On November 17th, the Center for Research Innovation hosted crowd-sourcing entrepreneur Ben Kaufman of Quirky, who spoke to more than 75 students, faculty, staff and alumni at a reception designed to celebrate the entrepreneurial mindset at Northeastern University. The event was sponsored by WilmerHale.
Kaufman, the 24-year-old founder and CEO of Quirky, was joined by an entrepreneurial panel of faculty, alumni and students who shared their stories with the audience. Serving with Kaufman on the panel were Professor Vince Harris, Department of Electrical and Computer Engineering and founder of Metamagnetics; Genevieve Jewell (BA’06), founder of Jewell Entertainment; Steve Picheny (E’64), founder and former President of Stepic Medical; and Michael Behan, a current Northeastern student and founder of Njabini Apparel.
Kaufman shared how his entrepreneurial streak started in high school and led him to his current venture with Quirky, a New York City-based social product development company.
“You have to devote your entire life to a cause that you believe in,” Kaufman said. “Executing an idea is huge, but it all starts with the idea itself.”
Tracey Dodenhoff, Director of the CRI, explained that the University is behind all its entrepreneurs and their ideas.
“You are in an environment where there are people who want you to succeed,” she said. “We will connect you with the best resources no matter what stage of development you are in.”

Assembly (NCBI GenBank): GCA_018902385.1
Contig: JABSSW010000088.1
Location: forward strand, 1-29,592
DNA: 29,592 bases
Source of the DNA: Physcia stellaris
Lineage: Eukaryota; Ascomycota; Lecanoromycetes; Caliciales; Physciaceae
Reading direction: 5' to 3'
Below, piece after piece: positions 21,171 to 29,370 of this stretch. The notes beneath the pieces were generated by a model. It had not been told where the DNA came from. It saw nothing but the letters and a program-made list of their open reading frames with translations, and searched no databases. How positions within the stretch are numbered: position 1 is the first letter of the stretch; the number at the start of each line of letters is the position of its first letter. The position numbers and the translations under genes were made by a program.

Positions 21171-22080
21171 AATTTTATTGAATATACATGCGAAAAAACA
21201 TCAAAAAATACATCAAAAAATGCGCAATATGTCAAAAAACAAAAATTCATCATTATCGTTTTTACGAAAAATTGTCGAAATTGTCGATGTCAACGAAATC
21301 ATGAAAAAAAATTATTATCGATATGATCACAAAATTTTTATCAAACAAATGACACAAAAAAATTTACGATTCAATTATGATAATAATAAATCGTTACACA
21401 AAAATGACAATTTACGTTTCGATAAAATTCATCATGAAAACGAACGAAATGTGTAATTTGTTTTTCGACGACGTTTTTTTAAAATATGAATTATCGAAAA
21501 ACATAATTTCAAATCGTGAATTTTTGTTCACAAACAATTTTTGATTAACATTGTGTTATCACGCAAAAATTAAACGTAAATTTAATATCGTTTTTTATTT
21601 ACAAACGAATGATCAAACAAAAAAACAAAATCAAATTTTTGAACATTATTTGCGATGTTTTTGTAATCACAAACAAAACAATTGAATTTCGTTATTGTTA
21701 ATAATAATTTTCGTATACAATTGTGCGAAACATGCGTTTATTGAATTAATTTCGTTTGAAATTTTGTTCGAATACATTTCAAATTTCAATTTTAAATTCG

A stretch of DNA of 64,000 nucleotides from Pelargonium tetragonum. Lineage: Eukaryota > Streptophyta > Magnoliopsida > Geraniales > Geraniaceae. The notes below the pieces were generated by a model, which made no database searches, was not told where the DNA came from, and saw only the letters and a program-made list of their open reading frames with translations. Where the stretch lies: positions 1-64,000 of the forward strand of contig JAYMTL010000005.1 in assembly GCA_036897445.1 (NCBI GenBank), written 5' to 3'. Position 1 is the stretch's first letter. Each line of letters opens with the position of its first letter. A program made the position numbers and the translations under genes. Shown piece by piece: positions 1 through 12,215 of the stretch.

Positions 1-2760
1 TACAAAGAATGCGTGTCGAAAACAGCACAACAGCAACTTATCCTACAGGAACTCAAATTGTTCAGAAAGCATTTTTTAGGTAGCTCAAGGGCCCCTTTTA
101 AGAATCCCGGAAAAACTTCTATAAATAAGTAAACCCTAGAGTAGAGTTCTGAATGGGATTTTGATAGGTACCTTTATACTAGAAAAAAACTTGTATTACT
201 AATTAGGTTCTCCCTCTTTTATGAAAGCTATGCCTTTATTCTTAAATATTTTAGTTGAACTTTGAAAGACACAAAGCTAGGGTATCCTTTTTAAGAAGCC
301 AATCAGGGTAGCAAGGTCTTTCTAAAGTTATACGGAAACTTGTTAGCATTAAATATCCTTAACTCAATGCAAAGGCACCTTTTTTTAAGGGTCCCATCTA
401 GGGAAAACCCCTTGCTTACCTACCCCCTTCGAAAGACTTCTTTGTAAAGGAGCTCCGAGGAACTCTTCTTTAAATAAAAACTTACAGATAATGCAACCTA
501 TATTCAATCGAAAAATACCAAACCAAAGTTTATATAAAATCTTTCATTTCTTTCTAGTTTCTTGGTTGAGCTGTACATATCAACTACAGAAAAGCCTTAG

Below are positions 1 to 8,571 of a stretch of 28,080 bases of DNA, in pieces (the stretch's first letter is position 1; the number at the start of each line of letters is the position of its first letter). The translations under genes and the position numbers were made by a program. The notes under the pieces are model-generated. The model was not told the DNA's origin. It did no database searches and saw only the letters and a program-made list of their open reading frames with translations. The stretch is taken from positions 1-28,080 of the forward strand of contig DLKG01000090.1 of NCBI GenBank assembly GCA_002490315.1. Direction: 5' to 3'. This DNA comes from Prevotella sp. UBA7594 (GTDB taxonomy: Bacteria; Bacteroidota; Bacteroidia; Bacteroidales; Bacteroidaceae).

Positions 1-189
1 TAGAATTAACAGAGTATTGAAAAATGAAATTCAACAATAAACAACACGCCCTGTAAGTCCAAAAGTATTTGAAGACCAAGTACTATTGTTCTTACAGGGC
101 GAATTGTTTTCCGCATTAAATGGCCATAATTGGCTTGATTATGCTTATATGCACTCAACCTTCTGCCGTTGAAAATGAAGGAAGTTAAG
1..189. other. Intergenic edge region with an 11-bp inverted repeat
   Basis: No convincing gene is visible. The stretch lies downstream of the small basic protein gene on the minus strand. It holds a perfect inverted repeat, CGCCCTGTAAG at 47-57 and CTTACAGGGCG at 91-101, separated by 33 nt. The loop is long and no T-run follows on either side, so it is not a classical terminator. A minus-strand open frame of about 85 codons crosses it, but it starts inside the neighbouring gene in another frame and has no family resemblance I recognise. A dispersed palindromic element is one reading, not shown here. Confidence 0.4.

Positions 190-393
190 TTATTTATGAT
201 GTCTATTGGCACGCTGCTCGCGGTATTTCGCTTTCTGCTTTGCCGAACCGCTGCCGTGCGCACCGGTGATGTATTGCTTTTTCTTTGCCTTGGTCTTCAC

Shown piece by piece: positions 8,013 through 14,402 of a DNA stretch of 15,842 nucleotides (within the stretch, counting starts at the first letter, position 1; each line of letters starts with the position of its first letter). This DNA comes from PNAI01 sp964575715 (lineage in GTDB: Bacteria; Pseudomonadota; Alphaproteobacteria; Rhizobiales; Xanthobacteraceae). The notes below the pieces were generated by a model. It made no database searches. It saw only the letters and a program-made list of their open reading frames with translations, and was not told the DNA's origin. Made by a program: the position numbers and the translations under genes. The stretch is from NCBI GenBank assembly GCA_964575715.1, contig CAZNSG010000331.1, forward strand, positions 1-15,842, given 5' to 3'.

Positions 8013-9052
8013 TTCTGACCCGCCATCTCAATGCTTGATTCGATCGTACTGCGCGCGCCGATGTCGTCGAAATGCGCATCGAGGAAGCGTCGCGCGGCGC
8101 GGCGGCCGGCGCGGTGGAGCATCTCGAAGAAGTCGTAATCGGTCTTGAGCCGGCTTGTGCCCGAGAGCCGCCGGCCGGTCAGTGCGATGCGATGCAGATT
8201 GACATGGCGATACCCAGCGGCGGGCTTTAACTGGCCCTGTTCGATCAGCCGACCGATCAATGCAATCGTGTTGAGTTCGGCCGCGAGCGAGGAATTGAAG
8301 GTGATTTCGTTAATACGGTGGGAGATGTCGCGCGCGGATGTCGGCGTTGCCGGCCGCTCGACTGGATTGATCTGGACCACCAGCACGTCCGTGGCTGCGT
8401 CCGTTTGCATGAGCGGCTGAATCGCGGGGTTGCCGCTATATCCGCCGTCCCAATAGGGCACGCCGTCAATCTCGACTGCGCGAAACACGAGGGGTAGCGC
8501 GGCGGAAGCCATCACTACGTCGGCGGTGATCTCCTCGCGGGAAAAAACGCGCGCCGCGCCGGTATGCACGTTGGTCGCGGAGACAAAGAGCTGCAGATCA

Dodenhoff introduced each panelist by sharing their entrepreneurial story.
Professor Vince Harris, the William Lincoln Smith Chair, Department of Electrical and Computer Engineering at Northeastern, mortgaged his house in order to create a company called Metamagnetics, a small, veteran-owned business that provides electromagnetic solutions to the needs of the commercial and defense community in the areas of communications and radar.
“Vince Harris never really sat down to think it all through,” Dodenhoff said. “He just knew he would someday have a company.”
Genevieve Jewell was named Billboard Magazine’s “Top 30 Executives Under the Age of 30” at the age of 24.
“Genevieve was frustrated at a job most people dream about – she worked for a talent management company serving A-list musicians,” Dodenhoff explained. “The problem was Genevieve wanted to create A-list musicians.” Jewell took six-months to plan her venture, and launched Jewell Entertainment earlier this year. She takes talented new artists and helps them leverage new ways to monetize and grow their career sustainably.
Steve Picheny started with a $20,000 loan from his father and created a medical products company with nearly $50 million in annual revenue.
“Steve wanted to make a difference in the world,” Dodenhoff said. “And he did just that.”
Michael Behan emptied his bank account to pursue his dream of making a difference. He is the founder and CEO of Njabini Apparel, a company whose mission is to economically empower handicapped Kenyan mothers by providing them the opportunity to be self-sufficient, provide for their families, educate their children, and save for the future.
“What keeps Michael up at night is that if Njabini Apparel fails, there is something far greater hanging in the balance – these women and their families,” Dodenhoff said.
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